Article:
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Edinburgh, Horse Wynd, Holyrood Free Church And School

Church (Period Unassigned), School (Period Unassigned)

Site Name Edinburgh, Horse Wynd, Holyrood Free Church And School

Classification Church (Period Unassigned), School (Period Unassigned)

Alternative Name(s) Abbey Strand; Queen's Gallery; Palace Of Holyroodhouse

Canmore ID 125696

Site Number NT27SE 2081

NGR NT 26799 73911

Datum OSGB36 - NGR


Ordnance Survey licence number 100057073. All rights reserved.
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Administrative Areas

  • Council Edinburgh, City Of
  • Parish Edinburgh (Edinburgh, City Of)
  • Former Region Lothian
  • Former District City Of Edinburgh
  • Former County Midlothian

Archaeology Notes

NT27SE 2081 26799 73911

The Queen's Gallery [NAT]

OS (GIS) MasterMap, August 2009.

For (adjacent) Holyrood Abbey and Palace of Holyroodhouse, see NT27SE 35.00.

NT 2679 7391 The conversion was monitored between April and September 2001 of Holyrood Free Church and School on Horse Wynd/Abbey Strand (NMRS NT27SE 2081) to a proposed art gallery for the royal household. The works involved the removal of much of the 19th-century ground-floor levels within the old church and the adjacent 19th-century stables. Evidence was found and recorded of the conversion of these structures to offices, staff accommodation and general storage space. During the course of deeper excavation in the area of the church nave, a buried cellar/brick-lined chamber for a heating system was found. This intrusion associated with the construction of the church in 1850 revealed in section a sequence of dumped earth infill deposits, which along with part of a stone-capped drain reflect post-medieval occupation on the site. However, in the area examined, no trace was revealed of earlier buildings. This may suggest that the footprint of the site closely echoes that of earlier structures and that the earth infill and drain relate to backlot occupation of buildings fronting Horse Wynd as depicted on Rothiemay's perspective of 1647.

Sponsor: Historic Scotland

D Stewart and G Ewart 2001

NT 2679 7391 A watching brief was undertaken in January and February 2002 during the excavation of service tracks across the courtyard area in the general area of known Palace/Abbey buildings.

The presence of stone walls pre-dating the later 19th-century church structure (providing footings and delimiting the latter on its E side at least) suggests a more complex structural history than might be first assumed. In addition, the area outwith the walls was equally complex, featuring imported clays, which in turn received a drain. The area W and N of the church was then infilled to create a new ground level, significantly higher than its predecessor. The drain was then introduced, although whether inside or outside a building is not known. Lastly the church was constructed utilising the levelled and truncated remains of both residual surfaces and masonry.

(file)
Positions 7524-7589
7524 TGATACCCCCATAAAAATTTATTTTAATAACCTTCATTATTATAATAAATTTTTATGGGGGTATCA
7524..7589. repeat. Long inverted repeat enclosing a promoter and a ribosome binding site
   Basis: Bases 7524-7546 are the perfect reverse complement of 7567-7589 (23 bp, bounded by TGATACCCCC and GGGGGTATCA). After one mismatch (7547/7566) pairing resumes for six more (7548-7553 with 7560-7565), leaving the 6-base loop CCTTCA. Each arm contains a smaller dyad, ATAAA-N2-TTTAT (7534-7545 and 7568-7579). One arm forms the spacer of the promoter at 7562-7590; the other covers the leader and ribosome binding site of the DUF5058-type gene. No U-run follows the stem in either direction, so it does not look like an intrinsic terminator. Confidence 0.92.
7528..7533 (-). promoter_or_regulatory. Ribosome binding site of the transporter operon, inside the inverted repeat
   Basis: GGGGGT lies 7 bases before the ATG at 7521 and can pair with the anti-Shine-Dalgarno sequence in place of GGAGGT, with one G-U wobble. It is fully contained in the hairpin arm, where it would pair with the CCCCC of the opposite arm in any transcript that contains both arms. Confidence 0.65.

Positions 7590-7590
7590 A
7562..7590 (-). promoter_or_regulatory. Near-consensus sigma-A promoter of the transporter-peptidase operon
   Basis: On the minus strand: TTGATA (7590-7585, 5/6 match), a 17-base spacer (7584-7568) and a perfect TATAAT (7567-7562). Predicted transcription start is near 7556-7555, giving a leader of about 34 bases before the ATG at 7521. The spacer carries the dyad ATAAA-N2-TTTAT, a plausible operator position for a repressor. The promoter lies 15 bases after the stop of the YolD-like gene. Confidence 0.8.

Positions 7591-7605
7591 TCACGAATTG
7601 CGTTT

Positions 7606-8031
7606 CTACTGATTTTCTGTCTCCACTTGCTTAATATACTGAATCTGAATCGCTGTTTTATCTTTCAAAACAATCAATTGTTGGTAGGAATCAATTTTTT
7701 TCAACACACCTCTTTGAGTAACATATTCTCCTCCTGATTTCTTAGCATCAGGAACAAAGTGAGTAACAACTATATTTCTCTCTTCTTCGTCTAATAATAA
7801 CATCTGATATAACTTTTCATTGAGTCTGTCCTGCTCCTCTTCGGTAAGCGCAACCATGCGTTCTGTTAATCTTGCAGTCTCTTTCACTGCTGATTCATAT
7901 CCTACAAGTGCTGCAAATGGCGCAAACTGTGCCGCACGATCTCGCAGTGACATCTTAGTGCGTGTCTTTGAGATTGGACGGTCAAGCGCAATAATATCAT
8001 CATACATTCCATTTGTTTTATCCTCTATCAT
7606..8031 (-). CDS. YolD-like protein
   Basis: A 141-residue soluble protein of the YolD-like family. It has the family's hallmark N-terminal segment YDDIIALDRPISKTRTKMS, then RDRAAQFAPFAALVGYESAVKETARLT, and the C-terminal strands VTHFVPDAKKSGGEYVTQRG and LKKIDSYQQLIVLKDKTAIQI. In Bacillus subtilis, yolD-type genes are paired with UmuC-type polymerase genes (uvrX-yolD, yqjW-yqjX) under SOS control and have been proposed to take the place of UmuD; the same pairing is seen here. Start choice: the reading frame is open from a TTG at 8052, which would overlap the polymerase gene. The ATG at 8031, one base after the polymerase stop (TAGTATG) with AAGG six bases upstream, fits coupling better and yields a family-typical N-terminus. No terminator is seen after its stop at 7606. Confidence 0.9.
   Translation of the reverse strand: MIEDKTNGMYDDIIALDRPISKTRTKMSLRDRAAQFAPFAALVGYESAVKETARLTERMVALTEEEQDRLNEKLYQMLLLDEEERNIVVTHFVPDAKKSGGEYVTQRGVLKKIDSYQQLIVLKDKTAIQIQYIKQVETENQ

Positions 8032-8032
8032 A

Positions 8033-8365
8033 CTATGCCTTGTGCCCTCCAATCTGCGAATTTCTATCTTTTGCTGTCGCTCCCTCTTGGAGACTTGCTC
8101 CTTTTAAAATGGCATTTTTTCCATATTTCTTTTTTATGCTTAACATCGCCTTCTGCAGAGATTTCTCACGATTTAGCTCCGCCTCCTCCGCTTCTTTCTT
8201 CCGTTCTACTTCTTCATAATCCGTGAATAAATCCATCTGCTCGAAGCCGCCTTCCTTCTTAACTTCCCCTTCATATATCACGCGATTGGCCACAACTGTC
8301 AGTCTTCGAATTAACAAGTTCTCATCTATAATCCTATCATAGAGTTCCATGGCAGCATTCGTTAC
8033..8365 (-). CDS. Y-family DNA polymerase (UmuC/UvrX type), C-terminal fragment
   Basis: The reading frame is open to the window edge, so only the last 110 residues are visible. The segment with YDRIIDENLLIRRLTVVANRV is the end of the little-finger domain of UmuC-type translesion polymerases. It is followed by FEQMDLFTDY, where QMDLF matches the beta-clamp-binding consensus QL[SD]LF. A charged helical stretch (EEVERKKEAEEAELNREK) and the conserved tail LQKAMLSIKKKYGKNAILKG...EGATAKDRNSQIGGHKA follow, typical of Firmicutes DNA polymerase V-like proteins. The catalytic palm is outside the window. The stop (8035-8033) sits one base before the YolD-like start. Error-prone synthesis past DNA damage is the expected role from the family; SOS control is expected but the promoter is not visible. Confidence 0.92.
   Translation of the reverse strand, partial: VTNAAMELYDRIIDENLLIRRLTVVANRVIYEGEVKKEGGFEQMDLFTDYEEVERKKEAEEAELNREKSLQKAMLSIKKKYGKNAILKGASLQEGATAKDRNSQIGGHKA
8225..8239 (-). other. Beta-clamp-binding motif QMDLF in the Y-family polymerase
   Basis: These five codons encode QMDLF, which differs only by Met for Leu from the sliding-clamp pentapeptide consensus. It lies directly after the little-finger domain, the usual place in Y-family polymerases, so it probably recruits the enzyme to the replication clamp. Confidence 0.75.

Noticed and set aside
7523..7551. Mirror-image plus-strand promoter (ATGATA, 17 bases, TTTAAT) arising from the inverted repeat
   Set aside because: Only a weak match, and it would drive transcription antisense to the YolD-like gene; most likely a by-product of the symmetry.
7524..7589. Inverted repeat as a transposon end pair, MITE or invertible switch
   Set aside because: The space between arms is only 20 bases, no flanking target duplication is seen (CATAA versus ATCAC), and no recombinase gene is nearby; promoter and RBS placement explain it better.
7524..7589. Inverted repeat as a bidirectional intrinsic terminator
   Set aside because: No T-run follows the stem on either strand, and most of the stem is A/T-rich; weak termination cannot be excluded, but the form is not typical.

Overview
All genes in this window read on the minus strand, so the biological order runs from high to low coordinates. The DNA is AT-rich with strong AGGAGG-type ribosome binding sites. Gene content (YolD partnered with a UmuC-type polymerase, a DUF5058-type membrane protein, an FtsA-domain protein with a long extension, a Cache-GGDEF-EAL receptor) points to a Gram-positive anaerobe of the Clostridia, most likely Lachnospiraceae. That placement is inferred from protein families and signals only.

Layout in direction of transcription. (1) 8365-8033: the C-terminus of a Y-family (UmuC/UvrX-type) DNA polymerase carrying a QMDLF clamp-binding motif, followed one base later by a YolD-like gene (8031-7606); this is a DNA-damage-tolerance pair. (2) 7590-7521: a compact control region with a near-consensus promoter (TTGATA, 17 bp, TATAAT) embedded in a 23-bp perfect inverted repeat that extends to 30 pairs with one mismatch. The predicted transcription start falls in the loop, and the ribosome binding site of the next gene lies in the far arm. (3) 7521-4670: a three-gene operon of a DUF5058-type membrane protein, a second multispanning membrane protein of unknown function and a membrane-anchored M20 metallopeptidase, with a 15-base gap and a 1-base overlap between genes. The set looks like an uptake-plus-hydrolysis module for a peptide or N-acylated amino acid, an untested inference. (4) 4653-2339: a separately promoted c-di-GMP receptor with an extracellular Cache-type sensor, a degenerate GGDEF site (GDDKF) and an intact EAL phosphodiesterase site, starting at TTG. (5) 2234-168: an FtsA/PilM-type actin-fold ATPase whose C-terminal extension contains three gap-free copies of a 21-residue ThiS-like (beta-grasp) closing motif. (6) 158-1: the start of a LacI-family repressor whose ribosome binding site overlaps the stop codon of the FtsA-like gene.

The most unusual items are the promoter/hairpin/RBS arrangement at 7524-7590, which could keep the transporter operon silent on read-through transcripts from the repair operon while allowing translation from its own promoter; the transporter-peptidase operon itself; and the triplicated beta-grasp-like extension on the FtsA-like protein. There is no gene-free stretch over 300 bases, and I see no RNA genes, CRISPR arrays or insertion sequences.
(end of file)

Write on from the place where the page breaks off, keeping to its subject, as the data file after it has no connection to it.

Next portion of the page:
It is likely that the midden-rich deposits noted as exterior dumps, which appeared to extend across the entire footprint of the site, date to the 16th or early 17th century (on pottery evidence), and the drain was laid in some time before the church was constructed (1850), when the drain was truncated.

It is also likely that the walls revealed both within the courtyard and below later masonry associated with the school activity pre-date the midden infill, and as such are parts of stone buildings earlier than the 16th- to early 17th-century rebuilding programme. There was no further opportunity to investigate the extent and date of this masonry. However, it is likely that this relates to the late use of the Abbey precinct, still a functioning monastic house, and that the landscaping and drainage date to the immediate post-Reformation conversions to the monastic layout, generally depicted on Gordon of Rothiemay's perspective of 1647.

Archive to be deposited in the NMRS.

Sponsor: Benjamin Tindall Architects.

G Ewart and D Stewart (Kirkdale Archaeology) 2002.

Architecture Notes

ARCHITECT: John Henderson c1848


Project (1997)

The Public Monuments and Sculpture Association ( set up a National Recording Project in 1997 with the aim of making a survey of public monuments and sculpture in Britain ranging from medieval monuments to the most contemporary works. Information from the Edinburgh project was added to the RCAHMS database in October 2010 and again in 2012.

The PMSA (Public Monuments and Sculpture Association) Edinburgh Sculpture Project has been supported by Eastern Photocolour, Edinburgh College of Art, the Edinburgh World Heritage Trust, Historic Scotland, the Hope Scott Trust, The Old Edinburgh Club, the Pilgrim Trust, the RCAHMS, and the Scottish Archive Network.


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